Saturday, October 26, 2019
Good people of deep faith read the same Bible and come to different conclusions about what God wills, intends and blesses. Patriotic Americans come to different conclusions about how best to defend the Constitution against all enemies—foreign and domestic. And what makes America great is that we are protected in our differences by the rule of law — and that no one is above the law.
Yes, we have failed over and over again to make the aspiration of liberty and justice for all a reality — but the fact that it remains an aspiration is the North Star of our journey toward a more perfect Union.
I come from Republican stock who would support many of the policies I disagree with in the current administration — but they would not be willing to either participate in or support the dismantling of the fabric of our democracy that is happening in broad daylight in front of our eyes.
Where are the Republicans who will put country before party and recognize that if we let this continue, our democracy is the baby that goes out with the bath water? Where are the patriots who will stand against this civic heresy that a President is above the rule of law?
Resistance is not an option. It's a duty.
Friday, October 25, 2019
I'm still at All Saints in Pasadena as a member of their clergy staff ... dividing my time 40/60 parish and diocese ... and still living into a new paradigm of being "bilocational." But suffice to say it's exciting, energizing and just a little intimidating to be given the chance to both imagine and implement this new initiative which is the brainstorm of our Bishop Diocesan John Taylor.
And that brings me to the question which is the title of this post: So what exactly is your new job?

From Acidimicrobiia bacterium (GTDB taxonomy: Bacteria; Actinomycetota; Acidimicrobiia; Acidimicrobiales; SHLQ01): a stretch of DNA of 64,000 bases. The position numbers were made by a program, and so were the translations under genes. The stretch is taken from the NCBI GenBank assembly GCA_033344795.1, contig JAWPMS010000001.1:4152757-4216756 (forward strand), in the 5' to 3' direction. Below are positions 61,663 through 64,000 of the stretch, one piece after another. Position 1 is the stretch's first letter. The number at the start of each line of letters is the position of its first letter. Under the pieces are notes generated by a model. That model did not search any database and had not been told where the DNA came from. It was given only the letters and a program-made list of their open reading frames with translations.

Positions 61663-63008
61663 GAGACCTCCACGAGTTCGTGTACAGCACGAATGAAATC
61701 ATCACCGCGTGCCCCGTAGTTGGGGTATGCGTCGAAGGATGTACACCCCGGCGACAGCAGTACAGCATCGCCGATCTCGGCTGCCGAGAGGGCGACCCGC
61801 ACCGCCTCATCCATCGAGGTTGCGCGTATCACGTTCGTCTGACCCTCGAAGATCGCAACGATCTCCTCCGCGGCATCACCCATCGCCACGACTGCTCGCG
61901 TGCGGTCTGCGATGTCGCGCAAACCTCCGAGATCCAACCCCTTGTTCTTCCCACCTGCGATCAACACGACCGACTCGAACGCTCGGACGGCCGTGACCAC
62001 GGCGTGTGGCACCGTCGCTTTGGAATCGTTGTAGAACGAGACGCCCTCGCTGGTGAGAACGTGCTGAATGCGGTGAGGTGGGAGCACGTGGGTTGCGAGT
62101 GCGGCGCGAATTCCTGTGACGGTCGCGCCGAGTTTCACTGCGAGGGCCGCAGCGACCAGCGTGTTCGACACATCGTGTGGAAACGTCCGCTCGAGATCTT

The announcement that went out back at the end of June does a good job of outlining the vision ... you can read that here ... but the Clif Notes version is this:
Known as “One in the Spirit: Finding Divinity Within Difference in the Diocese of Los Angeles,” the 3-year initiative will begin in September guided by a new staff officer, working group, and mission statement prioritizing four goals:My job is to pull together a diverse team of folks from around the diocese who will initially work on a process of collaborating and collating: doing an inventory of what programs, projects and initiatives are already in place doing this core Gospel work of reaching across difference and imagining together what we can create to both amplify the existing work and create new opportunities that don't yet exist.
- “To live more fully into our baptismal promise to respect the dignity of every human being.
- “To understand better how barriers of class, race, language, nationality, culture, politics, geography, orientation, and identification blind us to the burning image of the divine in one another.
- “To proclaim in Christ’s name that we will not submit to our era’s epic division and polarization.
- “To feed hearts that are hungry for connection and community in a secularizing, isolating age.”
A core piece of this work is our Anglican identity -- remembering that we come from spiritual ancestors who found a way to hold together the seemingly irreconcilable tensions of being both catholic and protestant in the 16th century -- and trusting that the DNA of Anglican comprehensiveness will equip us to do the work of bridging the differences that challenge us as 21st century disciples.
The plan is to have our Steering Committee in place by the end of November and then to call together a broadly based Task Force early in the new year. Stay tuned for more updates on that as we continue to build as we fly. And ... if you're a Diocese of L.A. peep ... come find me at Diocesan Convention and let's talk. I'd love to hear your thoughts and ideas as we build this together.